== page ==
N.Y. calls NRA's plan a misfire

SUN JOURNAL

Aim: After replacing pornography with Disney in Times Square, many people don't want guns glorified with a restaurant.

June 28, 2000|By Ann LoLordo | Ann LoLordo,SUN NATIONAL STAFF

NEW YORK - The National Rifle Association wants to open a sports merchandise store, virtual skeet-shooting gallery and wild game grill in Times Square. New Yorkers seem to have one word for the idea: "Fuhgeddaboudit."

Wayne La Pierre, the NRA's polemical executive director, announced the retail venture at the group's annual meeting in Charlotte, N.C., last month. He likened NRASports Blast to the ESPN Zone's sports palace and the World Wrestling Federation's store and restaurant that occupy corners of Times Square.

Opponents have a different view of it altogether.

New York's City Council voted overwhelmingly against the idea, saying the "promotion of guns has no place" in Manhattan's historic entertainment mecca, whose renaissance from a crime-infested crossroads of porn palaces and smut shops to an area of wholesome, Disneyesque family fun, attracts a million people a day.

Sen. Charles E. Schumer, a New York Democrat who has tussled with the NRA in the past, urged Times Square landlords to keep the area NRA-free. He also proposed rescinding tax breaks from developers who rent to the gun-rights group.

"We didn't clean up Times Square so that the gun lobby could move in," Schumer said.

Times Square-area residents don't feel comfortable with the NRA, Lola Finkelstein, the outgoing chairwoman of a community group in midtown Manhattan, explained in a recent interview.

"When this first surfaced we began to get calls and letters from residents and people - primarily residents - who alerted us and expressed their great concern that this is an inappropriate and unwelcome venture," she said.

Bill Powell, a spokesman at NRA headquarters in Fairfax, Va., countered by saying New Yorkers have fallen into the trap of "political correctness."

"More people shoot for fun than play golf or play tennis," he said. "It is very much a major part of the sports fabric of America. It's politically correct to be anti-NRA, anti-gun, anti-shooting sports. But there is a bit of hypocrisy underlying all of this. It's too bad they don't recognize the millions of Americans who take their families out on the weekends and shoot for fun."

New York has some of the toughest gun laws in the country, but that hasn't stopped hunters and target shooters from engaging in their sport.

"There are 3 million law-abiding gun owners in the state of New York, and that includes hunters, collectors and people who own a gun for self-defense purposes," said Robey Newsom, a Wall Street banker and city regional director of the New York State Rifle and Pistol Association.

About a dozen gun ranges and clubs operate in the city, he said. Newsom estimates that about 44,000 licenses for rifles and shotguns have been issued in the city and 50,000 handgun licenses. The NRA venture is designed to counter the stereotypes of gun owners, he said.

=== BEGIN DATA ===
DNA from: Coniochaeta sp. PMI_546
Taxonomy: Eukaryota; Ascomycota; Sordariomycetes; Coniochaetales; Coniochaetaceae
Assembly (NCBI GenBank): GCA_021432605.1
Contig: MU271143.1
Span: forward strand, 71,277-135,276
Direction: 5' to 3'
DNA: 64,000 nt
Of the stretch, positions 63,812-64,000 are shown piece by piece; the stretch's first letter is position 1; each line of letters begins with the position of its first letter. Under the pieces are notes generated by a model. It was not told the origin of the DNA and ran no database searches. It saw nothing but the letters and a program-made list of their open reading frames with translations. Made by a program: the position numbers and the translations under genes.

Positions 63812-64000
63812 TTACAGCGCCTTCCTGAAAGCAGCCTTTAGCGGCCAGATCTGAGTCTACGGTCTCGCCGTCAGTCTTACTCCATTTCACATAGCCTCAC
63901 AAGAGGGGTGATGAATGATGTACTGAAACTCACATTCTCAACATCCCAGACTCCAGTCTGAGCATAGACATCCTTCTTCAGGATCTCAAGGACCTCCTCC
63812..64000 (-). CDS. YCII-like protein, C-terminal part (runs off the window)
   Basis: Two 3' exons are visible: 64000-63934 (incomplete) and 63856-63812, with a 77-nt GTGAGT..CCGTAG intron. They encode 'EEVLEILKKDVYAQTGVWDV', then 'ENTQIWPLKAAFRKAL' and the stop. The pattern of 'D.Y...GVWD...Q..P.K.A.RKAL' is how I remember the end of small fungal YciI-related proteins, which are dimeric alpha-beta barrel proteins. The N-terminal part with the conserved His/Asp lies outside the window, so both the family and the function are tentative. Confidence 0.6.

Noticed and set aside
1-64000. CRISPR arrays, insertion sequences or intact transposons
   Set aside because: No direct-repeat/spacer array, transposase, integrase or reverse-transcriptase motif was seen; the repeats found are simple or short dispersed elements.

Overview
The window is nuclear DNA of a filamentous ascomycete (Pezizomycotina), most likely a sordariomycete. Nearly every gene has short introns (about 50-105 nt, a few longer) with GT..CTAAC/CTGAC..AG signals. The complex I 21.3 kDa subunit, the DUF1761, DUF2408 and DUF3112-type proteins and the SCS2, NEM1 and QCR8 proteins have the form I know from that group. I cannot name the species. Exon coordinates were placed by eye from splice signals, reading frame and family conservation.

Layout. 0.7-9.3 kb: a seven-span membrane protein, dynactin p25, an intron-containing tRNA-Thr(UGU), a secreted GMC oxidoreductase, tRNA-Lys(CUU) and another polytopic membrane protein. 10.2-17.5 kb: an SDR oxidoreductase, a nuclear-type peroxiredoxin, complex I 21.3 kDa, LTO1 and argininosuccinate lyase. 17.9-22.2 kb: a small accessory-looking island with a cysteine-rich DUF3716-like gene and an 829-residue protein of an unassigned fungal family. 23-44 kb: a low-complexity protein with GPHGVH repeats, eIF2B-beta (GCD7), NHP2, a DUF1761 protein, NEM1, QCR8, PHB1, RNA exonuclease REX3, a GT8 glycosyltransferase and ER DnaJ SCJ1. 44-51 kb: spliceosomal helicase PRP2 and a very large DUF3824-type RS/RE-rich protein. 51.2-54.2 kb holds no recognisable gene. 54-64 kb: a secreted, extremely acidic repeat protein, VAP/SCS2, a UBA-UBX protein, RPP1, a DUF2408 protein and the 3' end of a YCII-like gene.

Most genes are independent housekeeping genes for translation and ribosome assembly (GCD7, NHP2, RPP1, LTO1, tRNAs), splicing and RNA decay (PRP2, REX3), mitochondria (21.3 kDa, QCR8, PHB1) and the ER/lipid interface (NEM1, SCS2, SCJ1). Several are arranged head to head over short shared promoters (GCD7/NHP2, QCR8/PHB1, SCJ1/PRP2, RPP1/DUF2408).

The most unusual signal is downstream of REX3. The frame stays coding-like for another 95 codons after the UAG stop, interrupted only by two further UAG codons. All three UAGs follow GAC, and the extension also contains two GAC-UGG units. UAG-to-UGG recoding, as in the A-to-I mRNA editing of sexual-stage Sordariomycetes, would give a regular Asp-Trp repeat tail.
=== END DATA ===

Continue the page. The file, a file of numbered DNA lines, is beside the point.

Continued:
"Having that sort of restaurant where families come can help to dispel that image of guns being only for bad purposes," he said. "I think it [Times Square] is the perfect place" to locate the NRA sports grill.

Since the revival of Times Square began in earnest five years ago, city and state officials have sought to lure tourists and families back to the heart of Manhattan's theater district. The development has been dubbed the "Disneyfication of Times Square."

The entertainment conglomerate renovated old theaters and burlesque houses on 42nd Street for the cartoon-inspired Broadway shows, "The Lion King" and "Beauty and the Beast." Disney and Warner Brothers opened megastores with merchandise featuring Mickey Mouse, Donald Duck and other cartoon characters.

Arcade palaces, offering state-of-the-art video games and open 24 hours a day, followed. Then came the World Wrestling Federation store and restaurant, where a banner playfully remarks, "There Goes the Neighborhood."

Madame Tussaud's wax museum will debut soon. The legendary B. B. King will open a blues club, marking the return of live music to Times Square.

Office towers are rising at coveted corners. Times Square is again a fashionable address.

"People have rediscovered the terrific value of being part of a noisy, funky, congested spot. It's a terrific value," said Brendan Sexton, president of the Times Square Business Improvement District.

The NRA may want to cash in on a good thing, but Finkelstein and others note that the gun-rights group has not shared its plans with New York officials. That has prompted some to question the seriousness of the NRA venture.

Sexton said only a handful of locations in the Times Square area could accommodate another theme restaurant. His informal inquiries have turned up nothing to suggest the NRA is seriously considering a building.

"I think it was a great rallying stunt for the troops," Sexton said.

Powell, the NRA spokesman, contends the group is serious and its negotiations "very, very private." Hush-hush or not, New York pundits are taking their shots at the NRA.

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